Last week, Vox Media ($PRIVATE:VOXMEDIA) announced that it would acquire New York Magazine. The news was announced by The New York Times, which has had the scoop on a number of Vox acquisitions and moves, including the acquisition of the Wall Street Journal alumn publication ReCode, the acquisition of, and even the hiring of Ezra Klein to launch

The Vox Media moves don't just get covered by The New York Times, but they also tend to be preceded by hiring lulls in anticipation of newly arriving staff. This isn't unique to Vox: mergers are often preceded by hiring freezes, as we've seen the trend in other industries like banking and even pharma.

This time around is no different: job openings listed at Vox's careers site tumbled 39% between August and September, from 88 to 54 openings.

Now that the New York Magazine acquisition news is out, Vox appears to be opening new positions - those 54 openings have now turned into 60.

Recent shifts in hiring strategy at Vox over the past quarter reveal a renewed focus on Sales and Revenue Operations along with a drop in hiring for Product, Technology & Design.

The acquisition also comes at a time in which workforce growth at Vox appers to have stalled, as tracked by the number of LinkedIn members listing the company as their employer.

The pre-M&A hiring pattern found at Vox extends to Vice Media ($PRIVATE:VICEMEDIA), another new media player that's gone through its share of ups and down in recent years.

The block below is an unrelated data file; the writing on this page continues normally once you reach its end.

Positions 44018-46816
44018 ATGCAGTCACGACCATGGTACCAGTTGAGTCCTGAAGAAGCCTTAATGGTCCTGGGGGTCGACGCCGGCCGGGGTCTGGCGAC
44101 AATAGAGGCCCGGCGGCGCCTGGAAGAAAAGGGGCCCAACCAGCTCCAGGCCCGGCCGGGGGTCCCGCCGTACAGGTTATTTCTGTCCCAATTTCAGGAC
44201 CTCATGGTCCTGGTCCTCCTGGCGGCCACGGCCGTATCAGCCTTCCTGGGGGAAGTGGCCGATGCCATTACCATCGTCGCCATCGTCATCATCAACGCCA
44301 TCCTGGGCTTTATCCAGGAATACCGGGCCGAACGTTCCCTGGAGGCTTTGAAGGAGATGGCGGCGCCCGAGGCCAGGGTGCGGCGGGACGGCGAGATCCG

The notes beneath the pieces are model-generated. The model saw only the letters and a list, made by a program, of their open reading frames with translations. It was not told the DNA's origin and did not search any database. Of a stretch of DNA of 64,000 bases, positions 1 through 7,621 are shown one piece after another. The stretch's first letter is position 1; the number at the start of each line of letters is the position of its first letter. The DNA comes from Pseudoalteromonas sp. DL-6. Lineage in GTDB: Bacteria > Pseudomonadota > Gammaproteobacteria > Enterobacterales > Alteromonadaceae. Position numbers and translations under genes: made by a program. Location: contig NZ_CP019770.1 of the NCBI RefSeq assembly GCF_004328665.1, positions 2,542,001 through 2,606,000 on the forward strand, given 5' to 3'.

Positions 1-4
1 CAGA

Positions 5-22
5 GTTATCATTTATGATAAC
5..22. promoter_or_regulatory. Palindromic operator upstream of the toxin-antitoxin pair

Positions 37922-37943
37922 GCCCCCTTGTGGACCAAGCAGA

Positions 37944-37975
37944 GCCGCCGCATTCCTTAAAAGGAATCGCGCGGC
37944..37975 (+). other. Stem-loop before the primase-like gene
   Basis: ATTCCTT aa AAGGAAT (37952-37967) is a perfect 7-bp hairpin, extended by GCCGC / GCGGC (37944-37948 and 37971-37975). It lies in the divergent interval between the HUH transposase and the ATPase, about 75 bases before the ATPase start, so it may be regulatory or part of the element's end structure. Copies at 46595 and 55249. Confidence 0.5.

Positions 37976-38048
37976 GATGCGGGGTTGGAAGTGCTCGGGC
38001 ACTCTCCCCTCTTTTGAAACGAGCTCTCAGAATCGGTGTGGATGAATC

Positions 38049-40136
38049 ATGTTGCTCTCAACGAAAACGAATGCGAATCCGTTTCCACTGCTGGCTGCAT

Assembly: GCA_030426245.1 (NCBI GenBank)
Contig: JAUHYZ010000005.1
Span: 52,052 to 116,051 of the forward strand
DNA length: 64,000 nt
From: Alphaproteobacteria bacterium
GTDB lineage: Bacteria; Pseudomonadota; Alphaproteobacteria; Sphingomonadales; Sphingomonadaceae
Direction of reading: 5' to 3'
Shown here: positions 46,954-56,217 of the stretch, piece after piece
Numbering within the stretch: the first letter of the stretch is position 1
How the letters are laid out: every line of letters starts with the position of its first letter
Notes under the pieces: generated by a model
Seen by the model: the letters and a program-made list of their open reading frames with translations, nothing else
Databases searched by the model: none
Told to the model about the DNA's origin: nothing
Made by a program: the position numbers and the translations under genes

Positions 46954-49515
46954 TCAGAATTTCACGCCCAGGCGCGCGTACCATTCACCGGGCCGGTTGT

Just this week, Vice announced that it would be acquiring Refinery 29 in a deal that has some media industry analysts predicting layoffs as part of the merger. 

Heading into this acquisition, hiring at Vice slowed by 40% in the same time period at Vox's 39% drop. As of this week, Vice lists only 27 openings.

Vice Media's employee count as tracked via LinkedIn has seen a steady drop since mid-2018. The company has been through several rounds of difficult layoffs. It is estimated that it will pick up about 400 employees in Refinery 29.

About the Data: 

Thinknum tracks companies using information they post online - jobs, social and web traffic, product sales and app ratings - and creates data sets that measure factors like hiring, revenue and foot traffic. Data sets may not be fully comprehensive (they only account for what is available on the web), but they can be used to gauge performance factors like staffing and sales. 

Further Reading: 

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